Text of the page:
Oink if you love pigs and their waste products. Scribe Greg Kotis, who elevated toilet humor to Tony-winning levels in "Urinetown," applies the same quirky comic sensibility to animal husbandry in this disgustingly funny farce, which is set on a rural pig farm and sends up beloved myths about hard times and heroism in the American heartland.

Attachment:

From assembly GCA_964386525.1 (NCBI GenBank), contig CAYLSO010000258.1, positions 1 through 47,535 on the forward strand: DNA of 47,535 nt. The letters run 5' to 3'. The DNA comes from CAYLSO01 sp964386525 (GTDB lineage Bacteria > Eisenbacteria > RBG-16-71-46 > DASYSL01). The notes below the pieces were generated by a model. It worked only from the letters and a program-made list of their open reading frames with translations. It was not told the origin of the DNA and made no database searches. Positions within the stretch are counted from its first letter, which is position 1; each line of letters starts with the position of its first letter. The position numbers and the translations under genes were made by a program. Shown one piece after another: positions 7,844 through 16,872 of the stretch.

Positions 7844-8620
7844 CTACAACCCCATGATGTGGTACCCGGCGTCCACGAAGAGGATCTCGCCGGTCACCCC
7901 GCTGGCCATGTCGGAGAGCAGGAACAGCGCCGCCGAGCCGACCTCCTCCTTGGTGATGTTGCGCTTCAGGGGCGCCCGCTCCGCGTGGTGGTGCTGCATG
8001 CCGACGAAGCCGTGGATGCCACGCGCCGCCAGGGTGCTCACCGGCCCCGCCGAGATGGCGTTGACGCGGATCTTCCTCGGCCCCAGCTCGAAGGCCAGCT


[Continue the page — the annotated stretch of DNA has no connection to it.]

Oink if you love pigs and their waste products. Scribe Greg Kotis, who elevated toilet humor to Tony-winning levels in “Urinetown,” applies the same quirky comic sensibility to animal husbandry in this disgustingly funny farce, which is set on a rural pig farm and sends up beloved myths about hard times and heroism in the American heartland. Precision-tooled by helmer John Rando and featuring deliciously demented perfs by ace thesps who aren’t afraid to wallow in political paranoia and fecal sludge, bizarre laffer is the dirtiest show in town after “The Lieutenant of Inishmore.”Having ransacked the national treasury of Western movies and frontier novels for his cultural iconography, Kotis feeds it to the swine in his hilarious plot about the disastrous consequences of the federal government meddling in the affairs of hard-working pig farmers. (Hint: Substitute “cattle” or “horses” or even “buffalo” for the pig references, and the subversive nature of the story is clear.) The characters are composites of familiar genre heroes and villains, with their virtues and vices drawn to absurdist scale and the crises in their lives pushed to ridiculous extremes. Under Rando’s scrupulous helming, a cast of brilliant farceurs play these cartoon characters without forgetting that they are, underneath it all, pathetically human. Tom (a substantial figure of a man in John Ellison Conlee’s beefy perf) is the good, gruff farmer who just can’t make an honest living under the arbitrary and unfair policies of the Environmental Protection Agency. Although he’s a decent man in the best of times, anxiety about losing his farm has caused him to neglect his wife and abuse his farmhands. And with the pressure on to supply a precise snout count of his herd of 15,000 (or thereabouts) porkers for his annual EPA inspection, Tom panics and dumps his pigpen waste in the river. “We’ll be done with the feds one day, with their laws and taxes and what-not,” he vows in flat deadpan. The tone in which Tom justifies his misdeed is defiant, but he’s cut down for comedy by the inflated idiom used throughout the play to mock such shallow heroics. The same linguistic trick is turned on Tom’s wife, Tina, a wickedly funny study of sullen frustration in Katie Finneran’s sly perf. “All these years I’ve been giving you clean clothes, birthing pigs, cooking food, kept you going so you could keep this farm going,” she declares, standing in her generic farmhouse kitchen and demanding her payment (of a baby) in the aggrieved accents of every celluloid wife in the genre. Comic prince Logan Marshall-Green (“Dog Sees God”) makes a meal out of yet another stock role — the young rebel Tim, who, having achieved his manhood by sleeping with the farmer’s wife, gets carried away by the power in his pants. (Credit for the sexual contortions these two get into should probably go to fight director Steve Rankin.) “I’m thinking about making a break for it, making a break right off this farm,” Tim says, tipping off Tina to the chaos he is about to unleash on the pig farm. Slouching around the tidy farmhouse in his mud-stained clothes, a goofy grin on his face, Marshall-Green gets the Brando-Dean inflections down cold before deconstructing them to smithereens. As stock characters, Tom, Tina and Tim (note the nonsensical nomenclature) conduct themselves along predictable lines once the feces start flying. That leaves it to Teddy, the gung-ho EPA agent played with maniacal glee by Denis O’Hare, to maneuver the farce into more dangerous comic territory. Unless, of course, you want to credit Ol’ Bess, a sow who makes the ultimate sacrifice to save this all-American household from sinking into the primordial mud from whence it came.